Book Blast ~ Airel: The Awakening + $25 Amazon Gift Card or Paypal Cash

 Airel Tour Graphic

 

Airel

Airel

Airel: The Awakening is a young adult paranormal romance about the angel Kreios who falls so deeply in love with a woman that he chooses to fall from heaven to be with her. She gives birth to a daughter in Arabia, 1250BC. The girl is pursued ferociously, relentlessly by an enemy in the deepest darkness.

 

In present day, Boise, Idaho is just a girl: Airel. She’s just your average high school student…who turns out to be anything but average. It’s because of who she is, because of her ancestry, because of her lineage. Past and present collide as what has been twisted comes dangerously unraveled.

 

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About the Authors

Aaron Patterson is a NEW YORK TIMES and USA TODAY bestselling author of over a dozen novels. He writes hard-boiled thrillers and young adult fantasy. He was home-schooled and grew up in the west. Aaron loved to read as a small child and would often be found behind a book, reading one to three a day on average. This love drove him to want to write, but he never thought he had the talent. He wrote Sweet Dreams, the first book in the WJA series, in 2008. Airel is his first teen series, and plans for more are in the works. He lives in Boise, Idaho with his family.

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Chris White is an award-winning author and editor, and is co-author of the Airel Saga with Aaron Patterson. Chris also writes psychological thrillers under the nom de plume Jet Deaver, and has penned some short stories as C.P. White. He blogs occasionally about writing and the journey of the Christian artist at C.P. White Media Blog and lives in Idaho with his family.

 

Praise for the Book

“This is not your typical fallen angel story. It is one that has left me breathlessly waiting for the next one in the series.” –Sandra Stiles, Amazon review

“A beautifully written and crafted fiction about teenage innocence, faith, loss and love. A must read for teens and adults alike.” –Vincent Zandri, International Bestselling Author of The Remains, The Innocent, and Concrete Pearl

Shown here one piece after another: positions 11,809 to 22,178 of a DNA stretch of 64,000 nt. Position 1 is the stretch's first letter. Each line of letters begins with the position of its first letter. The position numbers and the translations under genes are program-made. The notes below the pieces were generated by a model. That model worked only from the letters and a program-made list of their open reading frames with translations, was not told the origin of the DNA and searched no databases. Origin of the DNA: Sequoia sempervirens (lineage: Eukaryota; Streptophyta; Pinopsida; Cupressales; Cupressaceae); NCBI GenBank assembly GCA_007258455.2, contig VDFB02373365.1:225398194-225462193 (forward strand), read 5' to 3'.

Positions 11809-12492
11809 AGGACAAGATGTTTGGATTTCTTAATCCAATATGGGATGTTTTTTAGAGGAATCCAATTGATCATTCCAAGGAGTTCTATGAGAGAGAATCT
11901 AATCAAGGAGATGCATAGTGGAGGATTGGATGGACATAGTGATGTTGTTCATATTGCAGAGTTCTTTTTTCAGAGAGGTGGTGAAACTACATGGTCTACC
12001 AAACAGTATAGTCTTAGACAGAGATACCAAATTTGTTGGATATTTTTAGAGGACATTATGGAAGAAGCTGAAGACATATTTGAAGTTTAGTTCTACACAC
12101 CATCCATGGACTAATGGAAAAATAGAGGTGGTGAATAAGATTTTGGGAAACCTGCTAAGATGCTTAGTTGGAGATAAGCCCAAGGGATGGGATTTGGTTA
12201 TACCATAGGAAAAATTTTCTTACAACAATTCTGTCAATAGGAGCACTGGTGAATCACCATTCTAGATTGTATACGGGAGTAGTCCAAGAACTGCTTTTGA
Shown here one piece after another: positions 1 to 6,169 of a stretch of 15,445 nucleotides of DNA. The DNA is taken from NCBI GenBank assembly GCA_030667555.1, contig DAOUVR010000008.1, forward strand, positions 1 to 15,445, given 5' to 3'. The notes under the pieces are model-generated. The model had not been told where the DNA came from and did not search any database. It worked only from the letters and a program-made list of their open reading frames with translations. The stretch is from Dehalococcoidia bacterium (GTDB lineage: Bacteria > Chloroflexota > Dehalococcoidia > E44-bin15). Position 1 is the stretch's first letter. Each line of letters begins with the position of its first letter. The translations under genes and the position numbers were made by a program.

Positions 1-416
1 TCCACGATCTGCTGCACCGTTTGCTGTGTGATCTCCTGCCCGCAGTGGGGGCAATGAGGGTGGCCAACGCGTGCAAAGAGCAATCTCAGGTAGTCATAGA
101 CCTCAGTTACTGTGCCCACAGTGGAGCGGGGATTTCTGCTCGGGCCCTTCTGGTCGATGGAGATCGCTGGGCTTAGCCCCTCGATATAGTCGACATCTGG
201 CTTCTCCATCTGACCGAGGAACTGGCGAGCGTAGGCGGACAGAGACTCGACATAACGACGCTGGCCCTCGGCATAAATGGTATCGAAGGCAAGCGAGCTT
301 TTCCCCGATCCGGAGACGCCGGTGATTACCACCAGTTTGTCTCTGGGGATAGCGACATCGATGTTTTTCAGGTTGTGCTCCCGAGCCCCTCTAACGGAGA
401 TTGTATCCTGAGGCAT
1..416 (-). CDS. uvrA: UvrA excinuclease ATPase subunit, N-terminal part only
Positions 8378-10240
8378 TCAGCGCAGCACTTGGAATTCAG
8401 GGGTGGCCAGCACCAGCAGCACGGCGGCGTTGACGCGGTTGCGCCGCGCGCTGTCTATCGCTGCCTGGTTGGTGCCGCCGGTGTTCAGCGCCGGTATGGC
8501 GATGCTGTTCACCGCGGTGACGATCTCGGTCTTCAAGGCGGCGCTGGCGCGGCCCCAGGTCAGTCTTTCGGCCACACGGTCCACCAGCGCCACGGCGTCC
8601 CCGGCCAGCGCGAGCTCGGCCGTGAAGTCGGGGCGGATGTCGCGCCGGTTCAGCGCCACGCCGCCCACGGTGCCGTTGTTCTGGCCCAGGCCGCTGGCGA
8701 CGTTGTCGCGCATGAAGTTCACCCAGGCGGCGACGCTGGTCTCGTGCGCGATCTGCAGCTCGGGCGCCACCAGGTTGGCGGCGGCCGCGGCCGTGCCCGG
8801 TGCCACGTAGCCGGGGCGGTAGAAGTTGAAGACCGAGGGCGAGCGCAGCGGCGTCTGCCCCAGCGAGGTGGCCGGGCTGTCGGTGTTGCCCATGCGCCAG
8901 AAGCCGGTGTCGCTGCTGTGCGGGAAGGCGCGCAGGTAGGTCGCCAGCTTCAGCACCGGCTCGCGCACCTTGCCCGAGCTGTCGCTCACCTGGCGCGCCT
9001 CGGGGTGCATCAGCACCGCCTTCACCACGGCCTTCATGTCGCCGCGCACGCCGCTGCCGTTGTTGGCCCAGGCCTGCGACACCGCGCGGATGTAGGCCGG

“This was such a unique twist to the common way angels are portrayed…. The struggle between good and evil is the forefront of this great story!” – Courtney, Amazon review

Blog Tour Giveaway

$25 Amazon Gift Card or Paypal Cash

Ends 6/16/19

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Excerpts from Airel: The Awakening by Aaron Patterson & Chris White

—————– EXCERPT #1 ———————

“Nice shirt,” Kim said. She was my best friend, my shopping buddy. We were an unlikely story, the two of us, but that was what made it work. She glared at my shirt as she sat down next to me. “You took the tags off, didn’t you?”

“Called it,” I said.

She made a face to punish me for my insolence, but then took off on a whole different subject.

That’s my Kim.

“So,” she said, “you hear about the new guy yet?” She looked around and lowered her voice as if it was a crime to talk about a boy in class.

“Ah … no,” I said. “And what does it matter? It’s not like I care.” I rolled my eyes, assuming she was talking about the latest supposedly super-hot guy who had caught her momentary attention. Mostly it just gave her something new to talk about. Kim loved to talk—that much I could count on. I opened my history book and pretended to read, hoping she would drop the subject. I knew better.

“Come on, Airel. When he sees you, he’ll fall madly in love and beg you for your hand in marriage.” She giggled. She was always so energetic. Most people had their good days and bad days, their moods going from hot to cold, but not Kim. She was full speed ahead, no brakes. I had to admit, sometimes she was the only thing that kept me looking on the bright side of life.

“Speak for yourself,” I said. “You’re the boy-crazy one, not me. He is all yours. Just remember, they have cooties.”

She scoffed, but then quieted down as Mr. Brashear began the class. She propped her phone into her history book, pretending to read, and began texting whoever she was always texting. She had bazillions of friends, as far as I could tell. And though Kim even had friends at other schools and they texted back and forth non-stop, she and I had something special. I couldn’t imagine my life without her.

I kicked her leg and she grunted, dropping her phone. It clattered loudly on her desk, and I grinned an evil smile. She shot me the stink eye, threatening me under her breath.

I rolled my eyes at her, ending the episode.

I wanted to zone out in history, which was what I normally did. After all, this class was only about what had already been done, and how boring was that? I had my head down and was trying to will my headache away, but not having much luck.

“Ah, there you are,” Mr. Brashear said loudly, snapping me out of my trance. “Good of you to join us, Mr. Alexander.”

I looked up, trying to bring my vision into focus, fighting that stupid pesky headache.

“Sorry,” a voice said.

It was familiar to me.

“I don’t really know my way around the halls yet.”

My eyes focused. It was him.

————————- EXCERPT #2 ——————————–

“CLASS, THIS IS MICHAEL Alexander. Michael, welcome to Borah High. Please take your seat.” Mr. Brashear turned back to the board while Michael began moving toward the only empty seat, just one over from mine. I wanted to shake my fist at the sky and shout, “Why, God, why,” but I couldn’t do that in the middle of History 301.

As he moved through the motionless room, I felt the difference his presence made.

I didn’t want to, but I was staring, too numb to do anything about it. He smiled as he looked around. His wheat- colored hair was spiked up softly, wildly, in the most out-of-control, amazing way. I felt my heart speed up as his bright blue eyes fell on me.